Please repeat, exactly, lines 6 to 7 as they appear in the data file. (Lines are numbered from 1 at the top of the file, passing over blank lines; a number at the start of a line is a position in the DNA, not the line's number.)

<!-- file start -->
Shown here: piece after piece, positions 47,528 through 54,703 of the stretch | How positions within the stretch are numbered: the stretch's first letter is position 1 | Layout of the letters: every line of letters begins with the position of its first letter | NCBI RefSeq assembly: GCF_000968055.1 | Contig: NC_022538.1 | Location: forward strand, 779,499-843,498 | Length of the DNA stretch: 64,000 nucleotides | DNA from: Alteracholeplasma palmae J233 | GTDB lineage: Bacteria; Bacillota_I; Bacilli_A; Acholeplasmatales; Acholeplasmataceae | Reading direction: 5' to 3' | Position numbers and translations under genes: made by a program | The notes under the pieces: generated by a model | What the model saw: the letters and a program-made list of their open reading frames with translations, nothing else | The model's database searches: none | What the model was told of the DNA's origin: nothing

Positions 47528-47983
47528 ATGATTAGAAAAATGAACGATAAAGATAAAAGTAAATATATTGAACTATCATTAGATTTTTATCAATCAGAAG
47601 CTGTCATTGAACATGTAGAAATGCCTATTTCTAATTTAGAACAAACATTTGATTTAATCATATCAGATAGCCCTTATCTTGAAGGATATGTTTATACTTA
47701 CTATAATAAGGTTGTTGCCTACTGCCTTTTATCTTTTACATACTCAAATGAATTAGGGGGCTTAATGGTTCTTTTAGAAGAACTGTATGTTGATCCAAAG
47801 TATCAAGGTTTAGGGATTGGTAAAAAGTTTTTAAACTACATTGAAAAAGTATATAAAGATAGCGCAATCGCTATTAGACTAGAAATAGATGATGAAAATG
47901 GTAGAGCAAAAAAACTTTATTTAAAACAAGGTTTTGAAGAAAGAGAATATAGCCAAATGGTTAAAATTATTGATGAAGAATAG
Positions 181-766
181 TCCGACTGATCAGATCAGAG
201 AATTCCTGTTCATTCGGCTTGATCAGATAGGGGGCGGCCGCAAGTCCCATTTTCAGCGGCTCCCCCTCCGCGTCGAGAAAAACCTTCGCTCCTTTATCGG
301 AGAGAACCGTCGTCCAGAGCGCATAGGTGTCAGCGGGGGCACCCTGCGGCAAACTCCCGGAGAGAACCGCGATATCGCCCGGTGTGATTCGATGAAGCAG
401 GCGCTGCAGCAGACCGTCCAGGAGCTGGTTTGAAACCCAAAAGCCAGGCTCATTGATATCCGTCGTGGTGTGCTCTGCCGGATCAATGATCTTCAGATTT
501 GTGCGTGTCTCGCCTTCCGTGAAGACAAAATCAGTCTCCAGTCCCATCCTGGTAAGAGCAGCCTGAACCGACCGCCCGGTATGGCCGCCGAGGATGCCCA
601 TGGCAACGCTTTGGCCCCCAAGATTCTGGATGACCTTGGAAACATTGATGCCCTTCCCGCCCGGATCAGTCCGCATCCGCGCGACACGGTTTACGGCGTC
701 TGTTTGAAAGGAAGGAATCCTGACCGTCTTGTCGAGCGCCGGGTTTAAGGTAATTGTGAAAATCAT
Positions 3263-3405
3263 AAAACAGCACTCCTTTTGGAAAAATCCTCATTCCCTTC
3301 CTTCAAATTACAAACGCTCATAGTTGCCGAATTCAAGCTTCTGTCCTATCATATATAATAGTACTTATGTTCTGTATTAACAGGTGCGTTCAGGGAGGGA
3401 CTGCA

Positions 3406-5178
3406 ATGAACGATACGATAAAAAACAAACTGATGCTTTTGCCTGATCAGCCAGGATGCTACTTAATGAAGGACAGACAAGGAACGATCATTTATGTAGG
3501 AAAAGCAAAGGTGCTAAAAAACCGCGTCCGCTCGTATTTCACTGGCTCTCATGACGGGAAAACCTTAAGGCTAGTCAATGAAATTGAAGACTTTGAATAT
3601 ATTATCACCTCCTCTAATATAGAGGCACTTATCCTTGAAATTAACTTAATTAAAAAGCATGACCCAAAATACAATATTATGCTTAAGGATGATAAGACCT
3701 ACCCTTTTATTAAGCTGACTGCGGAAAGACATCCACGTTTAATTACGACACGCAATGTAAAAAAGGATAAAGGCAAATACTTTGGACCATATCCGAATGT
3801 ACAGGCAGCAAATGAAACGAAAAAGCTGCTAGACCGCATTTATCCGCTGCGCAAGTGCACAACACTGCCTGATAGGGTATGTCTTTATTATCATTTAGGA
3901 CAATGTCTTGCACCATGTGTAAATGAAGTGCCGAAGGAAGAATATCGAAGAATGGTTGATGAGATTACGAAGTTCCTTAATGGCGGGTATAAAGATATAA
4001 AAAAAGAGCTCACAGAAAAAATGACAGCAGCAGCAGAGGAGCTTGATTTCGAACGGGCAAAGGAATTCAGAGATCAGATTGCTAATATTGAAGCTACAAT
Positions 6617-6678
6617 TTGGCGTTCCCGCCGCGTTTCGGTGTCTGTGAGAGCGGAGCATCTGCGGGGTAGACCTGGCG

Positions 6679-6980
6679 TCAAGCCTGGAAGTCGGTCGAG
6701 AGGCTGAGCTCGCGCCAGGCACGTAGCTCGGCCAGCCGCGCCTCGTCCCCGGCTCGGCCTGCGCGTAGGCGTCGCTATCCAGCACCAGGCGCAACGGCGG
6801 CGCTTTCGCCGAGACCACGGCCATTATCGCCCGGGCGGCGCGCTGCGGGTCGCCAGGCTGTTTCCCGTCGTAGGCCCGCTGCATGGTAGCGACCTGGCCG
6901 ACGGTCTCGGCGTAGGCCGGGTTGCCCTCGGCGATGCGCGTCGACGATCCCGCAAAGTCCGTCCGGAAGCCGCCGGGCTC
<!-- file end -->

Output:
47801 TATCAAGGTTTAGGGATTGGTAAAAAGTTTTTAAACTACATTGAAAAAGTATATAAAGATAGCGCAATCGCTATTAGACTAGAAATAGATGATGAAAATG
47901 GTAGAGCAAAAAAACTTTATTTAAAACAAGGTTTTGAAGAAAGAGAATATAGCCAAATGGTTAAAATTATTGATGAAGAATAG